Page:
Montana Secretary of State Christi Jacobsen spoke to KGVO News on Thursday on a variety of subjects, starting with the first official day of filing season for the upcoming 2022 state and federal elections.

“It was an awesome day,” began Secretary Jacobsen. “We kicked off the candidate filing and the election cycle for 2022. We opened the doors at eight and Senator (Mike) Cuffe was the first in line and he's running for his second term. He also was a key lawmaker that we worked with last legislative session that passed some of our important election integrity bills. So it was just really an awesome morning.”

Jacobsen said she was glad that two Democratic senators are standing in the way of President Biden’s Election Reform bill.

“I think it's really powerful right now,” she said. “The biggest threat to elections in Montana is the federal takeover of our elections, which we actually have right now. One of our Democrats, Senator Jon Tester is in favor, and he thinks that elections should be run more like California or Colorado. It'll just be more powerful to have another voice at the federal level to push back against harmful legislation. This has been a third attempt at the federal level to take over our elections.”

There was controversy over the Missoula 2020 election, and Secretary Jacobsen said the situation still has not been resolved.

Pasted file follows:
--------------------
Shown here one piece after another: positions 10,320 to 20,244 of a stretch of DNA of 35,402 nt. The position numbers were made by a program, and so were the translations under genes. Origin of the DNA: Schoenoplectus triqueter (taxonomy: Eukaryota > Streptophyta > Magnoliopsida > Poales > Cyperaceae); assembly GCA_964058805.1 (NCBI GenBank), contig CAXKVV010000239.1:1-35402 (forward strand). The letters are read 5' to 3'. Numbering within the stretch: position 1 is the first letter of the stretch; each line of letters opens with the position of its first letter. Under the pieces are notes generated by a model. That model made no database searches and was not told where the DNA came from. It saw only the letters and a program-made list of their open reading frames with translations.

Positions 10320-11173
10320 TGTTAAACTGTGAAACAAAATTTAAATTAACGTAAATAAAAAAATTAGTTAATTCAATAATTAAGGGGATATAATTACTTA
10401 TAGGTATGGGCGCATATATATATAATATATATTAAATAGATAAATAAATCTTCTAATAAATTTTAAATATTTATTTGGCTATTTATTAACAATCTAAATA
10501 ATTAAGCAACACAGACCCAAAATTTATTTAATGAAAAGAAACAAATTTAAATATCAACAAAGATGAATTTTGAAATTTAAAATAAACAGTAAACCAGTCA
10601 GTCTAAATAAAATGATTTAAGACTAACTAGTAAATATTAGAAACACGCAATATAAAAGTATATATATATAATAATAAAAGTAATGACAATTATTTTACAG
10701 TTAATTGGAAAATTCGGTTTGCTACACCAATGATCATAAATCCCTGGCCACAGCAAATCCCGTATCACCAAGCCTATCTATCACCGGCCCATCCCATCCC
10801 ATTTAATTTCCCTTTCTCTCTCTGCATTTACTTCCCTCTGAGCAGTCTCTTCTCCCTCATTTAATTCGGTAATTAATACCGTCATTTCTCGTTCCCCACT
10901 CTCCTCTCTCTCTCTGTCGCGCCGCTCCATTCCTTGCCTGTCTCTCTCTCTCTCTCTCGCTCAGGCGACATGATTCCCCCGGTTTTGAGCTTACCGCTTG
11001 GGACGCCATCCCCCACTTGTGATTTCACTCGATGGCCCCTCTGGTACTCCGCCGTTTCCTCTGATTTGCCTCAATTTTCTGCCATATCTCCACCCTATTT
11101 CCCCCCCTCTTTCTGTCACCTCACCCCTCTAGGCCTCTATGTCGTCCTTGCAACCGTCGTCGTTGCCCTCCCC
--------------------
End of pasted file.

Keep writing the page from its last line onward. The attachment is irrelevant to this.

“If there is proof there, it's going to require a court order to basically tie into those ballots and to have any sort of a look back at those ballots,” she said. “So that would require a court order, which to my knowledge has not been issued at this point in time. And it's my understanding that there's also been a request for the legislature to create a select committee to look at that and that has not been done yet as well.”

Jacobsen said she was also proud to be a part of the Trusted Info 2022 Voter Education Effort.

“The trusted 2022 is just a national campaign just to ensure voters that they know where to go to find information that accurate and that they can count on,” she said. “It's basically driving voters to either our information at the Secretary of State's office or at the local levels.”

Get more information on that program here.

Jacobsen added that 81 candidates filed with her office on the first day of registration.

LOOK: Here are the pets banned in each state

Because the regulation of exotic animals is left to states, some organizations, including The Humane Society of the United States, advocate for federal, standardized legislation that would ban owning large cats, bears, primates, and large poisonous snakes as pets.

Read on to see which pets are banned in your home state, as well as across the nation.

 

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